Pharmacological impact of antiretroviral therapy on platelet function to investigate human immunodeficiency virus‐associated cardiovascular risk

Article date: April 2019

By: Kirk A. Taylor, Erica Smyth, Francesca Rauzi, Maddalena Cerrone, Akif A. Khawaja, Brian Gazzard, Mark Nelson, Marta Boffito, Michael Emerson in Volume 176, Issue 7, pages 879-889

Background and purpose

Some clinical studies have reported increased myocardial infarction in people living with human immunodeficiency virus (HIV) taking the antiretroviral abacavir sulphate (ABC). Given that clinical studies contain confounding variables (e.g., HIV‐associated factors), we investigated the pharmacological effects of antiretrovirals on platelet function in HIV‐negative volunteers in order to identify mechanisms of increased cardiovascular risk.

Experimental approach

Platelets were isolated from healthy volunteers and HIV‐negative subjects enrolled on a Phase I clinical trial and platelet function evaluated using aggregometry and flow cytometry. In vivo platelet thromboembolism was monitored in anaesthetized mice.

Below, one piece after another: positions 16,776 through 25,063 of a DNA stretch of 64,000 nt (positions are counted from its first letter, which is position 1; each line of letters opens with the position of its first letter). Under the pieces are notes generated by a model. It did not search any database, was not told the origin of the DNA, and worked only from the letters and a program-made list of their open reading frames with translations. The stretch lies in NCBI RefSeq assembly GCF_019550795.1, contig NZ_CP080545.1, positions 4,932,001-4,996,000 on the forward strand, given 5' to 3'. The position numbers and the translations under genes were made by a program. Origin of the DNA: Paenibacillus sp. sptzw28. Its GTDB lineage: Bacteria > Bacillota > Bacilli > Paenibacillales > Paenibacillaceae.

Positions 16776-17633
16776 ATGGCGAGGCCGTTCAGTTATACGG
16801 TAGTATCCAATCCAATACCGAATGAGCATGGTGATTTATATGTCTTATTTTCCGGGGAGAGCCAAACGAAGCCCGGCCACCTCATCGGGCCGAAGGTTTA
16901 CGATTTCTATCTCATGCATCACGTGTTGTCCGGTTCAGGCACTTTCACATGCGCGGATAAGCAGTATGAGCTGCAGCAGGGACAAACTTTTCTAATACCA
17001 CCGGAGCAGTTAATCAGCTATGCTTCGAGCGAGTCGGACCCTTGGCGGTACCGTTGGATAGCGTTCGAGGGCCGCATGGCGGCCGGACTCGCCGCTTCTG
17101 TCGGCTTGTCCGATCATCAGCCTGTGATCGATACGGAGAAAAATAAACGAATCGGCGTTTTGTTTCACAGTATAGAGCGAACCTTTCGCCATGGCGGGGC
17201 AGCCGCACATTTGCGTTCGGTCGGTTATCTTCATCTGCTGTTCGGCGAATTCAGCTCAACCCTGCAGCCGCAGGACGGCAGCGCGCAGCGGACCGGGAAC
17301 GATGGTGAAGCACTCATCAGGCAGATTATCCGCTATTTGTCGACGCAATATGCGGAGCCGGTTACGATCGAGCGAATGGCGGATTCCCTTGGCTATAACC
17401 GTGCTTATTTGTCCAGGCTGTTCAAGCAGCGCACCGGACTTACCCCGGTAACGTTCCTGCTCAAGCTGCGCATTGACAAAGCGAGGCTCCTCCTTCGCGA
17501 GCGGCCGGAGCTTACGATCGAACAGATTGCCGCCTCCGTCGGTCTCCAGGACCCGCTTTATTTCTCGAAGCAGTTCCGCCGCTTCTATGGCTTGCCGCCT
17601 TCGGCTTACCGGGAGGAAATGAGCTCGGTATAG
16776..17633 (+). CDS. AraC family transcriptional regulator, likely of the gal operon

Key results

Human platelet aggregation was unaffected by all antiretrovirals tested, but ABC treatment led uniquely to increased platelet granule release. ABC also interrupted NO‐mediated inhibition of platelet aggregation and increased in vivo aggregation in mice. Another antiretroviral, tenofovir, did not affect platelet function. Furthermore, aggregation and activation of platelets isolated from 20 subjects taking clinically relevant doses of tenofovir were comparable to baseline samples.

Conclusions and implications

ABC can enhance platelet activation, independently of variables that confound clinical studies, suggesting a potential pharmacological effect that is absent with tenofovir. Mechanistically, we propose that ABC enhances platelet degranulation and interrupts NO‐mediated platelet inhibition. The interaction of ABC with NO signalling is demonstrated by ABC‐mediated enhancement of aggregation in vivo and in vitro that persisted in the presence of NO. Although an association between ABC and platelet activation has not been confirmed in patients, these findings provide evidence of a mechanistic link between platelet activation and antiretroviral therapy.

DOI: 10.1111/bph.14589

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